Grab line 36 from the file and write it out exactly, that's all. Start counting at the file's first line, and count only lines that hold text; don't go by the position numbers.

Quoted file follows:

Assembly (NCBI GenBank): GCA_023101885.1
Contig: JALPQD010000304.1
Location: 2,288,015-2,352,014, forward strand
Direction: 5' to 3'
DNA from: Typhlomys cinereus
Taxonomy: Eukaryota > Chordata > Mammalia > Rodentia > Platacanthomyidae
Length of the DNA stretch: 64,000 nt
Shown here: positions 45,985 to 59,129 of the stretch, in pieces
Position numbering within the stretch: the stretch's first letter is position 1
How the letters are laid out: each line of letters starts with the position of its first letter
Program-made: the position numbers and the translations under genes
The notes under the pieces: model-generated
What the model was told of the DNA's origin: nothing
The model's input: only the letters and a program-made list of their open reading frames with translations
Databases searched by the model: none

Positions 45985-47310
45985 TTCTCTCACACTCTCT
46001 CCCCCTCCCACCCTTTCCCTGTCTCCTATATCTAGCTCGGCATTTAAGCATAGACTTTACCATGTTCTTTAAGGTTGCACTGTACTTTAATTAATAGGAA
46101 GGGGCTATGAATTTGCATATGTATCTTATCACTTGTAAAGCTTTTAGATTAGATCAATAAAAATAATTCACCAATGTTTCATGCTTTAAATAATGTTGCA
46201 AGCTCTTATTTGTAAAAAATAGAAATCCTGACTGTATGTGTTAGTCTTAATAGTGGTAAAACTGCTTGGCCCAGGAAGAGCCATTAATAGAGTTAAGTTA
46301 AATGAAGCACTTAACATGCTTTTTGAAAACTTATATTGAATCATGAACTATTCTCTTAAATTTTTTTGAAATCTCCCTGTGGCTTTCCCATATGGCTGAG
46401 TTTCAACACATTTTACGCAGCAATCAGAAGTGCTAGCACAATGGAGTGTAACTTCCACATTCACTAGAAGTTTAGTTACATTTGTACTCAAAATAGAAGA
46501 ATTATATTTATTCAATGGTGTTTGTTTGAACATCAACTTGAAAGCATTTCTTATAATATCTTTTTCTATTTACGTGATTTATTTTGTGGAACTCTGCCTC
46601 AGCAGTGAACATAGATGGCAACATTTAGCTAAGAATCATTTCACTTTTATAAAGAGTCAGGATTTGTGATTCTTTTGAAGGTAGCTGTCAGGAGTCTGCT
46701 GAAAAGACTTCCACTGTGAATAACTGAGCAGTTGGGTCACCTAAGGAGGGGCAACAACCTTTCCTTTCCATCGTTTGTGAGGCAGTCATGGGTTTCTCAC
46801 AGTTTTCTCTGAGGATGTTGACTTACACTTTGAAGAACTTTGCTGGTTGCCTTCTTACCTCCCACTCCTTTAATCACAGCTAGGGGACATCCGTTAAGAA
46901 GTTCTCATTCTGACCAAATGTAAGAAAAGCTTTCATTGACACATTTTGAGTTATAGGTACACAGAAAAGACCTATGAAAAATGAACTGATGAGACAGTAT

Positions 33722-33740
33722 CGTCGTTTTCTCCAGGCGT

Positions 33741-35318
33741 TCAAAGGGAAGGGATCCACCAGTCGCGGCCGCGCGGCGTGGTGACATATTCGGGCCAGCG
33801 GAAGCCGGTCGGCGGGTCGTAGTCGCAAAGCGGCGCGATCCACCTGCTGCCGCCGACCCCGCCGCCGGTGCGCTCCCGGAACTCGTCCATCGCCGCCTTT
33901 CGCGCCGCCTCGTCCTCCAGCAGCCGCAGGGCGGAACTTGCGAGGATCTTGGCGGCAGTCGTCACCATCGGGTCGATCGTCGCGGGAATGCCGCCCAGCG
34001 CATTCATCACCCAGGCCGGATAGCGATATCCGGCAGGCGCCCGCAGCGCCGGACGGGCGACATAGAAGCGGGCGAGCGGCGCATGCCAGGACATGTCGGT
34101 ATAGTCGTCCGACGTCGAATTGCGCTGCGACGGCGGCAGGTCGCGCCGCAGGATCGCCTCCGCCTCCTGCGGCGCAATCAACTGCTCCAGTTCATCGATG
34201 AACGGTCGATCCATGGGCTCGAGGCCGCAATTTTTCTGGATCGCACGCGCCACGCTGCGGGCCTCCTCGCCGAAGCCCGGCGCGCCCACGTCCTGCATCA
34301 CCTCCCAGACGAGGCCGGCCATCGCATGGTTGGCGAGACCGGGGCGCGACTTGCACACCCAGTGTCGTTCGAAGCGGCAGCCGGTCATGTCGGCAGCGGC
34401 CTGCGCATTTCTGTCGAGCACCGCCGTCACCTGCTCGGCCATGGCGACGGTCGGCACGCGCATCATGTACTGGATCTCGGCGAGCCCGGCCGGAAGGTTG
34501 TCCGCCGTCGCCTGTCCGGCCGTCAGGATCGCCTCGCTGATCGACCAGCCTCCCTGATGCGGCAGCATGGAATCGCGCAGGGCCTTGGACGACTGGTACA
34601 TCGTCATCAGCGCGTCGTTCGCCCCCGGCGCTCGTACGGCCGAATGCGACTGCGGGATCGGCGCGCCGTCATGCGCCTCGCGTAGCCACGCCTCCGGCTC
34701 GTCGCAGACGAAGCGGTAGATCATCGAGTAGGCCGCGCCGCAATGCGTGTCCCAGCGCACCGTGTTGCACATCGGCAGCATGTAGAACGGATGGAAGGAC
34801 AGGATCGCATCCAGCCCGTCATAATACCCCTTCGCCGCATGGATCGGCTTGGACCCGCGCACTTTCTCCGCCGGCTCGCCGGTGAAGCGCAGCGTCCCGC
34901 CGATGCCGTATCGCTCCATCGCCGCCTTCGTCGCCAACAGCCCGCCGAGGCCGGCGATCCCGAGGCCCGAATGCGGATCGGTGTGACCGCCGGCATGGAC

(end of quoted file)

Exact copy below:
34201 AACGGTCGATCCATGGGCTCGAGGCCGCAATTTTTCTGGATCGCACGCGCCACGCTGCGGGCCTCCTCGCCGAAGCCCGGCGCGCCCACGTCCTGCATCA